Edge of Everywhere

Archive for November 2008

Lately, I’ve been really fascinated by my body. In the past, I didn’t give it much thought aside from the usual anxieties about my weight and appearance, but now I check myself out in the mirror all the time when I’m getting dressed and think about how interesting it is that my body doesn’t exist for anyone else’s pleasure. When I look great, it makes me feel empowered, like a hot but untouchable superhero. And when I’m feeling unattractive, I can reassure myself that at least I don’t have to worry about how another person will view and judge my body. It’s all mine, and I like that.

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On a music blog I read, posts about bands with female members invariably draw comments about the attractiveness of the woman or women in the band. For some reason, some heterosexual male readers seem to feel a constant need to broadcast to the entire world whether they would “hit it,” i.e. have sex with the woman or women pictured. (I have never seen a comment of this nature on a post about an all-male band.) Occasionally, someone will chime in and remind these commenters that “she would never let you hit it.” A good point, but the way I see it, the damage has already been done. I imagine how the musicians might feel if they read the posts (and it’s possible that many of them eventually do). Getting press for your band is exciting; hearing people talk not about your music but about your sexual attractiveness (especially for the girls who get the comment “I would not hit it”) must be sickening.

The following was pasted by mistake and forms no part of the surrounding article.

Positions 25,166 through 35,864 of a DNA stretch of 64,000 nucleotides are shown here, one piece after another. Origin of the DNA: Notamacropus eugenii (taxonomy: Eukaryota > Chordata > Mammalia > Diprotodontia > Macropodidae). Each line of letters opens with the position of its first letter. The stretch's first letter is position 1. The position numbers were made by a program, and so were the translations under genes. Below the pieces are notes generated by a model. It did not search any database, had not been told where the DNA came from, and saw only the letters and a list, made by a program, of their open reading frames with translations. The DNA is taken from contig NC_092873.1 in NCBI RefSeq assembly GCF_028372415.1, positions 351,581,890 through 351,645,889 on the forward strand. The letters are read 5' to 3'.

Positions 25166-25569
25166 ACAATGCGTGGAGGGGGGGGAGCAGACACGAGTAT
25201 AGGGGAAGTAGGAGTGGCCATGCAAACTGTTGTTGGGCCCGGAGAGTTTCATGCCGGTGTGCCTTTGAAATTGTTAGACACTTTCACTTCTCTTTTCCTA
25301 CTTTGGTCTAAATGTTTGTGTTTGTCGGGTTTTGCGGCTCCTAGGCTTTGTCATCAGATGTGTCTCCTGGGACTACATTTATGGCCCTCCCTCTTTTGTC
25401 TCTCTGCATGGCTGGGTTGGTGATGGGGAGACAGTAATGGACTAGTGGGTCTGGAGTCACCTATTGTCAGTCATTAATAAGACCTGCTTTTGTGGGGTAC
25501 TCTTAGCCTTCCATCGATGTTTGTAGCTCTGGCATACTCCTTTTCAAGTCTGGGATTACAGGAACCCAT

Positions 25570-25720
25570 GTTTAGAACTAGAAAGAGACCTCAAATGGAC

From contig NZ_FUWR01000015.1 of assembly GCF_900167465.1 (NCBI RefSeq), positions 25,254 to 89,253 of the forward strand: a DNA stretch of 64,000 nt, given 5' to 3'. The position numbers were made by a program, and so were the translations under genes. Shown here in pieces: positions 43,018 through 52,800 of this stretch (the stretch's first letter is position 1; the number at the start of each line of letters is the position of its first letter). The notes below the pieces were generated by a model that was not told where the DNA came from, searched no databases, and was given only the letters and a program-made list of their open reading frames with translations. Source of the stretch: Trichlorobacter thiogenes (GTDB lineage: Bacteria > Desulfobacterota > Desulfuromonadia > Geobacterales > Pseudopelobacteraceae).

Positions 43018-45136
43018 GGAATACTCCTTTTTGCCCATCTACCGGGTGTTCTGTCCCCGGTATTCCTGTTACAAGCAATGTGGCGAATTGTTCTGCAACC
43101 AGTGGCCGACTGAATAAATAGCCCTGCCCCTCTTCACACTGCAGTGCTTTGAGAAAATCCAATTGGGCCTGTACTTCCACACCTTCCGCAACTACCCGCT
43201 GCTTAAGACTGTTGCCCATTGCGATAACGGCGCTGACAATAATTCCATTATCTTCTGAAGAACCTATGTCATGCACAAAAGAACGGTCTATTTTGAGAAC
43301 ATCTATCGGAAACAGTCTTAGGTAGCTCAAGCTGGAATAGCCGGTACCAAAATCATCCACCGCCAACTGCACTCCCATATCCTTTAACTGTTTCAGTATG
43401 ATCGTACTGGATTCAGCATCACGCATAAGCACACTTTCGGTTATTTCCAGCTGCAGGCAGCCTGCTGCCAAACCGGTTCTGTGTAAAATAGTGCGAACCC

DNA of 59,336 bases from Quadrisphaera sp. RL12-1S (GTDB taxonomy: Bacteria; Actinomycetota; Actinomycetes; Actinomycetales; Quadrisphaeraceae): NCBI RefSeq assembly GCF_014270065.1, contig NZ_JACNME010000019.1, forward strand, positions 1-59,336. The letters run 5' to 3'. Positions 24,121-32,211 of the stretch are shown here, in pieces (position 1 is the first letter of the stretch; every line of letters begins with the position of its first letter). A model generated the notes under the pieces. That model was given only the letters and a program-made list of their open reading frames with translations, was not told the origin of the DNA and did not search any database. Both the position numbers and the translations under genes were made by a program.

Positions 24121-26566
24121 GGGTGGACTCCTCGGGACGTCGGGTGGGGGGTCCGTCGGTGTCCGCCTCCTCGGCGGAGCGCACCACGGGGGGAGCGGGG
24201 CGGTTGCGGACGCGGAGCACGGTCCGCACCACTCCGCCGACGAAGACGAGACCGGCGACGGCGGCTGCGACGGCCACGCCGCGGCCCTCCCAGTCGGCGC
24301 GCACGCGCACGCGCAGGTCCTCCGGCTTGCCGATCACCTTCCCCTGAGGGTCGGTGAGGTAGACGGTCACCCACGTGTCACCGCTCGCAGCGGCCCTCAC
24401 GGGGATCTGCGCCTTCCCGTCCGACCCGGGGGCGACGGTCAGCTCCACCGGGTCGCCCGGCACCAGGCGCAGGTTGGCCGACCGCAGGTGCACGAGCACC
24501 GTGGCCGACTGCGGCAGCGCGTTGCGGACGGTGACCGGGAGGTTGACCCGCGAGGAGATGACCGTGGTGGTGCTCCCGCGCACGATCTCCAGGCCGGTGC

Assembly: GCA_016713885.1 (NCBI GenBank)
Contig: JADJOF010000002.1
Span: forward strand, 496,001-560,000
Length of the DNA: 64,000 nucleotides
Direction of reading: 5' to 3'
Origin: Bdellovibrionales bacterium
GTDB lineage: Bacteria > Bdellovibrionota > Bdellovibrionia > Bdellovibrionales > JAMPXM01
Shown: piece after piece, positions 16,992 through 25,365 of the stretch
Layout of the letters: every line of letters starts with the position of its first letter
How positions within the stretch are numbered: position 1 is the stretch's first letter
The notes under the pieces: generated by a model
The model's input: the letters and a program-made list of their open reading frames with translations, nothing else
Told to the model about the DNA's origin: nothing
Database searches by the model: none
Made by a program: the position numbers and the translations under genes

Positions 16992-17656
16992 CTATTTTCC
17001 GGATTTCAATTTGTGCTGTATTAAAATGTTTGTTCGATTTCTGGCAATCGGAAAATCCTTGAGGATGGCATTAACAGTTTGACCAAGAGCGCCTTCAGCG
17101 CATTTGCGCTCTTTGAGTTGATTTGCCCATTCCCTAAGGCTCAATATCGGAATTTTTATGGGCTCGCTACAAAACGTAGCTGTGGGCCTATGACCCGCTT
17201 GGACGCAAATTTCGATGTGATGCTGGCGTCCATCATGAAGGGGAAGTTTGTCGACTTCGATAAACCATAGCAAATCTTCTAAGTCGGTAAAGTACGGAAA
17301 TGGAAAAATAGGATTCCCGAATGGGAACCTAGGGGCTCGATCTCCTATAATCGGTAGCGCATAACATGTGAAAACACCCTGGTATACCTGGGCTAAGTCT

There are definitely days when I wish I were sexual, when I can’t help but be frustrated by the idea that I can’t be in a relationship without one or both people having to compromise on something so big, something often seen as THE factor that distinguishes romantic relationships from platonic ones. There are days I want to want the things that everyone else wants, just to make it easier.

But I know, when I really stop to think about it, that being sexual wouldn’t make things easier. Sex is complicated, and messy, and risky, and wanting it would probably actually make my life and relationships more complicated. And while having to negotiate compromises about sex is not a pleasant prospect, couples make compromises all the time – on what city to live in, whose parents to visit for Thanksgiving, even what movie to see on Friday night. Compromises are part of all relationships, and I have to remind myself that just because asexual people and our partners have to deal with a type of compromise most people never do, that doesn’t mean that our relationships are more complicated than other people’s, or that they would be any easier or better if we happened to want the things society tells us we are supposed to want out of our relationships.